April 13, 2021
Tramadol is a pain relieving narcotic drug that works slightly differently than traditional opioids. In addition to activating opioid receptors in the brain, it prevents neurotransmitters such as serotonin and norepinephrine from being reabsorbed by the body.
This medication is used to relieve moderate to severe pain, and it comes in tablet form. The only way to legally obtain tramadol is from a doctor’s prescription, though it can be bought through illicit means. As with all opioids, tramadol has a high addiction potential when it is not taken as directed, and patients that use it for longer periods or in higher amounts than recommended may develop a dependency or an addiction.
Once a dependency has formed, an abstinence crisis may occur when the user stops taking tramadol, and they will experience physical and psychological withdrawal symptoms.
This article will teach you what to expect as you detox from tramadol, including the tramadol withdrawal symptoms and the withdrawal timeline. You can also discover the treatment options that can help you through a tramadol abstinence crisis.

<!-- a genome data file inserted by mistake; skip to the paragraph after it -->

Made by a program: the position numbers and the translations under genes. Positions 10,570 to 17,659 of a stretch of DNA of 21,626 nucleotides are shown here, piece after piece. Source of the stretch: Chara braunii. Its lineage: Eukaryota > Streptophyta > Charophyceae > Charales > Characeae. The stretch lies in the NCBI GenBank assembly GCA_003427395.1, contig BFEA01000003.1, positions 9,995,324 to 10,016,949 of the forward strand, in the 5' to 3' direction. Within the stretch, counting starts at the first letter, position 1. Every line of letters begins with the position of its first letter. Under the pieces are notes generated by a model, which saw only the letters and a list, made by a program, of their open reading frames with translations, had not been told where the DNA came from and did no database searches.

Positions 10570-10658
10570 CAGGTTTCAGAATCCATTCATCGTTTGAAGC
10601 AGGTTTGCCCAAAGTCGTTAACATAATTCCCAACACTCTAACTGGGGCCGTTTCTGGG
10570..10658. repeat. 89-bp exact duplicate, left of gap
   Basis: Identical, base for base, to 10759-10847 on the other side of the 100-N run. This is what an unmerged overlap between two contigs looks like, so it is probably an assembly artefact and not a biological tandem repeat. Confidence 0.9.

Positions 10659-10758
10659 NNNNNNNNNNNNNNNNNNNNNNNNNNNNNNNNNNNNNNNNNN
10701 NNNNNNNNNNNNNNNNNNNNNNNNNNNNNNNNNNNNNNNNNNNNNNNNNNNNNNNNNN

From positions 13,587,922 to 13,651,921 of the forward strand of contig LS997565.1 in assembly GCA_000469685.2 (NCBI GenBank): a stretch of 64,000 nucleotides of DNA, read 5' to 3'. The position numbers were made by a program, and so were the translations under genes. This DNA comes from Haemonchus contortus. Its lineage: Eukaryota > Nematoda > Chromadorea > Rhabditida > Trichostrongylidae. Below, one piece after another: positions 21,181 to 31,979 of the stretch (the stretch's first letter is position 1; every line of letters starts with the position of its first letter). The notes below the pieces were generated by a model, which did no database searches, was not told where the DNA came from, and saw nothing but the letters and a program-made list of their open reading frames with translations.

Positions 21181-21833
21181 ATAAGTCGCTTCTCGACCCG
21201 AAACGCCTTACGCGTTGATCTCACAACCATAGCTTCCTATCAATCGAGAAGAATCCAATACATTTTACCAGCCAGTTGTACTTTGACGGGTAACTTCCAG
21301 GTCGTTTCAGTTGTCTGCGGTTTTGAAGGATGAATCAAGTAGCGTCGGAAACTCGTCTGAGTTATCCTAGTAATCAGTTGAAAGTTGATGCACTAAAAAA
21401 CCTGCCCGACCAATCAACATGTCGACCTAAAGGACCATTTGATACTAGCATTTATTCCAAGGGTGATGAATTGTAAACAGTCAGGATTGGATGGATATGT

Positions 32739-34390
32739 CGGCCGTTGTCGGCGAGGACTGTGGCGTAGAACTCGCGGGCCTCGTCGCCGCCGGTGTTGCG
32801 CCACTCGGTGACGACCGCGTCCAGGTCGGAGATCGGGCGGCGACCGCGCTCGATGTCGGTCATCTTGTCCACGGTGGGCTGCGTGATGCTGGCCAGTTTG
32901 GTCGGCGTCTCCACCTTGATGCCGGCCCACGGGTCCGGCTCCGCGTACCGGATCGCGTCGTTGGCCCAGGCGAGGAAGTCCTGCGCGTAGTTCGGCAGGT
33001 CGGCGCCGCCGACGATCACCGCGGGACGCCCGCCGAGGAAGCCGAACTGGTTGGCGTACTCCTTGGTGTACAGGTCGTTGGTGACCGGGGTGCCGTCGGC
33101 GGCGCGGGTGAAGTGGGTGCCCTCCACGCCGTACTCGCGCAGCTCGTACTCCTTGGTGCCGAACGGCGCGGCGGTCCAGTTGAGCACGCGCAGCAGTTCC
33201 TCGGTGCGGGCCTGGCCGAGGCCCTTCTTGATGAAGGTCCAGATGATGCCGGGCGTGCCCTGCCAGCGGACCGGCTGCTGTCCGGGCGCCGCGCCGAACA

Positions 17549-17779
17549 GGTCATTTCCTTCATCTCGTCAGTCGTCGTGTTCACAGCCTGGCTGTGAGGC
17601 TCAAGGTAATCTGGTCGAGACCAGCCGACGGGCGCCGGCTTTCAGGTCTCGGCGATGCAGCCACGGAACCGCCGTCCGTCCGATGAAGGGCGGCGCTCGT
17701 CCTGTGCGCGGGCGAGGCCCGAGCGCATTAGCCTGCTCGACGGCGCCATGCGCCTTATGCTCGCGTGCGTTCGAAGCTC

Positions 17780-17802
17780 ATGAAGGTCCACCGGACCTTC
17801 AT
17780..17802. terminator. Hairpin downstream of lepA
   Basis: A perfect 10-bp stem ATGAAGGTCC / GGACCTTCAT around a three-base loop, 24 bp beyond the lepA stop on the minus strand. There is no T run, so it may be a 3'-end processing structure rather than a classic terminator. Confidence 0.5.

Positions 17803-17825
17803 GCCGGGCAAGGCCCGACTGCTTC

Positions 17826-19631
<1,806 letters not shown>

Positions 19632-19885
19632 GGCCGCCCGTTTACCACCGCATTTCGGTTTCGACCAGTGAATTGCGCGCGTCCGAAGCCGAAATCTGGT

Possible side effects of tramadol
Those that are not dependent on or abusing tramadol may still experience short term side effects from using the drug. These can appear quickly after the first use and last for as long as the medication is in your system. Possible side effects of tramadol include but are not limited to:
- Unusual fatigue or weakness
- Mood changes including irritability and depression
- Dizziness and confusion
- Reduced respiratory function
- Excessive sweating
- Nausea or vomiting
When tramadol is taken as directed, these side effects should be mild and should fade on their own as the drug leaves your body. If tramadol is abused, these may be more severe and can cause harm to the user.
Tramadol abuse often leads to the consumption of other psychoactive substances, which can result in polytoxicomania. This psychological and physical state arises when several substances are used together, and it is very difficult to treat. If you experience an intense or prolonged version of any of the above side effects or if you believe you are beginning to suffer from tramadol dependence, be sure to contact your health care provider as soon as possible.